African Art Gallery
Photo credit: Adenrele Sonariwo, a Nigerian art dealer, opened an outpost of the Rele Gallery in Los Angeles with a show called “Orita Meta,” a Yoruba phrase loosely translated as “a junction where three roads meet.” It shows three emerging female artists.
Photo source:nytimes
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It certainly didn’t feel like a gallery opening. There was no crowd. No wine and cheese. Only a few people were allowed in at a time because of Covid-19 restrictions.

But despite the challenge of opening a new gallery devoted to largely-unknown African artists during a pandemic winter, Adenrele Sonariwo exuded an aura of serene resolve. She had succeeded in bringing to the United States a branch of the Rele Gallery that she founded six years ago in Nigeria, making it perhaps Los Angeles’s first contemporary gallery from the world’s second-largest continent.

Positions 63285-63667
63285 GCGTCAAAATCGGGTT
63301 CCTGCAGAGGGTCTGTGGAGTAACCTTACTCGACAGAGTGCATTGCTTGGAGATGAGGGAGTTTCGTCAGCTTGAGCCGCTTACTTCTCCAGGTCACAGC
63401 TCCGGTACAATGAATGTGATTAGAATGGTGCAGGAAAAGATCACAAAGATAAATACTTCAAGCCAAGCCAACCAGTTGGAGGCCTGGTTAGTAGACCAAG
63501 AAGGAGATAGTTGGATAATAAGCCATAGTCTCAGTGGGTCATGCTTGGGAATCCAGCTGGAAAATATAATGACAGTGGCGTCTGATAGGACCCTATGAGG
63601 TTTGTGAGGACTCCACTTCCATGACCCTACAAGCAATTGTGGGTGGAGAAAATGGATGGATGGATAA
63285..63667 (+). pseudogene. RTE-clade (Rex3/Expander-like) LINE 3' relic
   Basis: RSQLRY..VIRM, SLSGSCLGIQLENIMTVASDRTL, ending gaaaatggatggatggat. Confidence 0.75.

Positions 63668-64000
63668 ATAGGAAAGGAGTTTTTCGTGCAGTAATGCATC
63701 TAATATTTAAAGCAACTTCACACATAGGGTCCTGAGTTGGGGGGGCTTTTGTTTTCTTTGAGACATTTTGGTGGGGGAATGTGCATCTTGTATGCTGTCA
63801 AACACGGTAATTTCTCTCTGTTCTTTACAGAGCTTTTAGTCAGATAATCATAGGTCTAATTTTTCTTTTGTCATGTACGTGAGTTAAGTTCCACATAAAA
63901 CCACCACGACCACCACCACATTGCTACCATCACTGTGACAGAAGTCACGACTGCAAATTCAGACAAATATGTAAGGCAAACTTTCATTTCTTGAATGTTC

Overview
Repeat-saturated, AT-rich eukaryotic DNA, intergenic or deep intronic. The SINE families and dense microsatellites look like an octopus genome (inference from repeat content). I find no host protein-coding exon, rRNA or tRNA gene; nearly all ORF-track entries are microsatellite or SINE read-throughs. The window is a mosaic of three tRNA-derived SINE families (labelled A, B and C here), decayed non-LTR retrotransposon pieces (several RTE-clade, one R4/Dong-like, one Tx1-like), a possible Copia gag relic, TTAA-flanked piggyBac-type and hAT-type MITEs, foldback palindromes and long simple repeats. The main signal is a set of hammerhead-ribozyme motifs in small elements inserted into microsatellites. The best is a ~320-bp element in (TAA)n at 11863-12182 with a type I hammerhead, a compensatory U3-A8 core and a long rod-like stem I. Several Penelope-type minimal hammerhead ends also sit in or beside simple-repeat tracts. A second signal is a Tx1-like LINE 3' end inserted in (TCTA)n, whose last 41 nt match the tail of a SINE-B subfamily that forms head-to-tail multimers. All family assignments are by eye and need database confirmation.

“We’re doing the artists a disservice by just being in Lagos,” Sonariwo, 34, said at her compact gallery on a commercial stretch of Melrose Avenue. “It’s one thing to see the artwork on social media or online. But these artists have such amazing techniques that I felt it was really important to have people see them in person.”

At a time that African art is moving into cities like New York and London (with the 1-54 Contemporary African Art Fair, for example), Sonariwo is becoming an influential player by trying to give emerging artists a global platform.

Data source: nytimes

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